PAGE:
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I tried out an app to test bluetooth communication. It is a simple app that just sends a message in text form from one iDevice to another. Originally, this app had about 6 warnings but I fixed all but two. They are the same but deal with different delegates. One is for the GKPeerPickerControllerDelegate and the other for the GKSessionDelegate. Say the Picker error is for the GKPeerPickerController named picker, when you type (more complete example to follow):

picker.delegate = self;

the compiler says:

Passing '*const___strong' to parameter of incompatible type 'id'.

For the GKSession named session, typing

session.delegate = self;

makes the compiler say:

Sending '*const___strong' to parameter of incompatible type 'id'.

These only pop in the button to send and peerPickerController. I know that these warnings do not impede on the app's ability to function but I would like to completely update this for Xcode 4.2. This app was originally written for Xcode back when iOS 3.0 was new. Yes, I am a bit picky when it comes to writing or practicing code, it must not contain any errors/warnings whenever possible.

These are the code blocks where the warning occur:

    picker = [[GKPeerPickerController alloc] init];
    picker.delegate = self;  //Warning here
    picker.connectionTypesMask = GKPeerPickerConnectionTypeNearby;

    [connect setHidden:YES];
    [disconnect setHidden:NO];
    [picker show];

-(void)peerPickerController:(GKPeerPickerController *)PCpicker didConnectPeer:(NSString *)peerID toSession:(GKSession *)session{
    self.currentSession = session;
    session.delegate = self;  //Warning here
    [session setDataReceiveHandler:self withContext:nil];
    PCpicker.delegate = nil;

    [PCpicker dismiss];


The header has this:

    @interface BTViewController : UIViewController{
GKSession *currentSession;
IBOutlet UITextField *txtMessage;
IBOutlet UIButton *connect;
IBOutlet UIButton *disconnect;

GKPeerPickerController *picker;


share|improve this question
+1 for trying to remove every last warning! – Jarrod Roberson Jan 4 '12 at 19:22
Thanks, I always try to make sure that what I write has no problems. Programming for iOS is different than Windows, which I also do for work. – mike_r Jan 4 '12 at 22:15
code that compiles clean with -Wall always has less problems than otherwise. – Jarrod Roberson Jan 4 '12 at 22:21

2 Answers 2

up vote 5 down vote accepted

I believe whatever class self is may not be adopting the GKPeerPickerControllerDelegate and GKSessionDelegate formal protocols. Can you post your interface header?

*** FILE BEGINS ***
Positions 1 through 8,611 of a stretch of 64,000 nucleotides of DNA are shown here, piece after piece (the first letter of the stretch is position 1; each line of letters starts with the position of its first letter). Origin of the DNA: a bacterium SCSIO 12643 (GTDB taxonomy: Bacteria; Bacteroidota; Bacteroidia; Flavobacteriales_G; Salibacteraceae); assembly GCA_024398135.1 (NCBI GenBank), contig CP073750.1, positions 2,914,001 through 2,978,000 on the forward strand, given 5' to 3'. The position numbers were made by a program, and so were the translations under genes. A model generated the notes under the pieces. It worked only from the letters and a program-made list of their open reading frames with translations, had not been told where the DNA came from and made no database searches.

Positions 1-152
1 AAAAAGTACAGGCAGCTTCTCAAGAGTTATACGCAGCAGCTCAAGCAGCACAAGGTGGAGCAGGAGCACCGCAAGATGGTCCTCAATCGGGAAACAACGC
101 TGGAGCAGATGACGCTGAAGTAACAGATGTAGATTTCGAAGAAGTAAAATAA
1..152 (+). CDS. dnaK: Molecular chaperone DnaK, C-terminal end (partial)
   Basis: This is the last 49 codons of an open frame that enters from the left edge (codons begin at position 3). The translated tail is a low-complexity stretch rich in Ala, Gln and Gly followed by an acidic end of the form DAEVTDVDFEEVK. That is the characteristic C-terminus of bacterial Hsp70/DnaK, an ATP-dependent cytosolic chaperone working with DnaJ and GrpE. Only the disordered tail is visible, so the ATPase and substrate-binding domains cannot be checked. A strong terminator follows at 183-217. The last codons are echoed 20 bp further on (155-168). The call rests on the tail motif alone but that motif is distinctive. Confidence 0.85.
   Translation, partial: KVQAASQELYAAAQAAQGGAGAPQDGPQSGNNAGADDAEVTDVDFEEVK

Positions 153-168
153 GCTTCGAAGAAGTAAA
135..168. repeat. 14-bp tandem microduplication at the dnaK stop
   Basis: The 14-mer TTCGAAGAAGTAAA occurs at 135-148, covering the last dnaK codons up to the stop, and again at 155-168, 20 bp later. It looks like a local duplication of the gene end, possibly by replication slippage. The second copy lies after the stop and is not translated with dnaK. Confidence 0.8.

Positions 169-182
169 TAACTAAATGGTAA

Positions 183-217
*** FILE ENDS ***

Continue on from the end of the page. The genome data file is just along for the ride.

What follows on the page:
Casting to id will clear the warnings, but you really didn't "fix" anything...looking at the class header, it is not adopting the protocols that the delegates are expecting.

Modify your interface to adopt those protocols:

@interface BTViewController : UIViewController <GKPeerPickerControllerDelegate, GKSessionDelegate> {
share|improve this answer
I have edited, I added the header for it – mike_r Jan 4 '12 at 21:57
If possible, how would it adopt the formal protocols? This would be helpful in understanding more about programming for iOS. – mike_r Jan 4 '12 at 22:17
My answer shows you how add the protocols to your class. I recommend reading Apple's guide to Protocols for further understanding -… – Tim Reddy Jan 4 '12 at 22:31
Thank you, this did adopt the protocols rather than having to cast self as an id. The warnings did disappear. The example I got this from did not have this in the header. I think they were hiding it. – mike_r Jan 4 '12 at 22:34
As CodaFi pointed out, I am using ARC. Did this affect how things worked? Should I have not used ARC? – mike_r Jan 5 '12 at 1:55

What about session.delegate = (id)self. Maybe you just need to cast self as ID instead of const____strong.

EDIT: At the bequest of the OP, an explanation is in order. Type id is necessary for the protocol, because the protocol itself is literally typecast to id itself (id<GKSessionDelegate> etc.). My theory (because I am not using ARC in any of my projects) Is that the compiler gets very exacting so it can guarantee that your class is safe for release. You probably initialized your class in a non-id way... Of course I have no idea how, if anyone knows; I'd be happy to let them edit this answer.

EDIT 2: as Teddy said, adopting the protocols in your header file also silences this warning. I apologize for thinking it was implied that you had adopted the protocols.

share|improve this answer
That did clear the warnings. Thank you. Could you explain the ID versus const___strong? – mike_r Jan 4 '12 at 22:01
I don't think this answer correctly fixes the warning...please see my answer. – Tim Reddy Jan 4 '12 at 22:20
Reddy, he's using ARC. In ARC, his class was probably instantiated as (nonatomic, strong). How would a typecast not fix that? And I think it was fairly obvious that he would have already conformed to the protocols. – CodaFi Jan 4 '12 at 23:27

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